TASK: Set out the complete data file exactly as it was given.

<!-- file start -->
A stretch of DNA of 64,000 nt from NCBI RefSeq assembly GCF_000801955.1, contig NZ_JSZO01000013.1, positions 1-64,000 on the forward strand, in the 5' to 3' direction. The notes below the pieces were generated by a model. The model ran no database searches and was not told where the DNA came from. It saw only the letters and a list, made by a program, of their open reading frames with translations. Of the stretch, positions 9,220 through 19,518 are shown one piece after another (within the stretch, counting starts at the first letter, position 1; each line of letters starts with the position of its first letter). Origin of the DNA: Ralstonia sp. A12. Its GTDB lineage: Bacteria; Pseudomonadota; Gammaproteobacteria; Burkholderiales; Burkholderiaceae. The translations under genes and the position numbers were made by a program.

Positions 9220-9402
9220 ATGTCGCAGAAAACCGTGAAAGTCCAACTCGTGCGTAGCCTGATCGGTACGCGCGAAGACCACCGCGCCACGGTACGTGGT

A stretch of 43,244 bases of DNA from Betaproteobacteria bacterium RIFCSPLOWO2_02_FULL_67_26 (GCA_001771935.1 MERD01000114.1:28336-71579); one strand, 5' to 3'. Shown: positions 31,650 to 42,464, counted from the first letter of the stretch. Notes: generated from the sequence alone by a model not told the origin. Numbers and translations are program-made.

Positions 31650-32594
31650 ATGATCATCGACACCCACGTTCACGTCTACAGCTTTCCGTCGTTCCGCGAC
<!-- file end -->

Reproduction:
A stretch of DNA of 64,000 nt from NCBI RefSeq assembly GCF_000801955.1, contig NZ_JSZO01000013.1, positions 1-64,000 on the forward strand, in the 5' to 3' direction. The notes below the pieces were generated by a model. The model ran no database searches and was not told where the DNA came from. It saw only the letters and a list, made by a program, of their open reading frames with translations. Of the stretch, positions 9,220 through 19,518 are shown one piece after another (within the stretch, counting starts at the first letter, position 1; each line of letters starts with the position of its first letter). Origin of the DNA: Ralstonia sp. A12. Its GTDB lineage: Bacteria; Pseudomonadota; Gammaproteobacteria; Burkholderiales; Burkholderiaceae. The translations under genes and the position numbers were made by a program.

Positions 9220-9402
9220 ATGTCGCAGAAAACCGTGAAAGTCCAACTCGTGCGTAGCCTGATCGGTACGCGCGAAGACCACCGCGCCACGGTACGTGGT

A stretch of 43,244 bases of DNA from Betaproteobacteria bacterium RIFCSPLOWO2_02_FULL_67_26 (GCA_001771935.1 MERD01000114.1:28336-71579); one strand, 5' to 3'. Shown: positions 31,650 to 42,464, counted from the first letter of the stretch. Notes: generated from the sequence alone by a model not told the origin. Numbers and translations are program-made.

Positions 31650-32594
31650 ATGATCATCGACACCCACGTTCACGTCTACAGCTTTCCGTCGTTCCGCGAC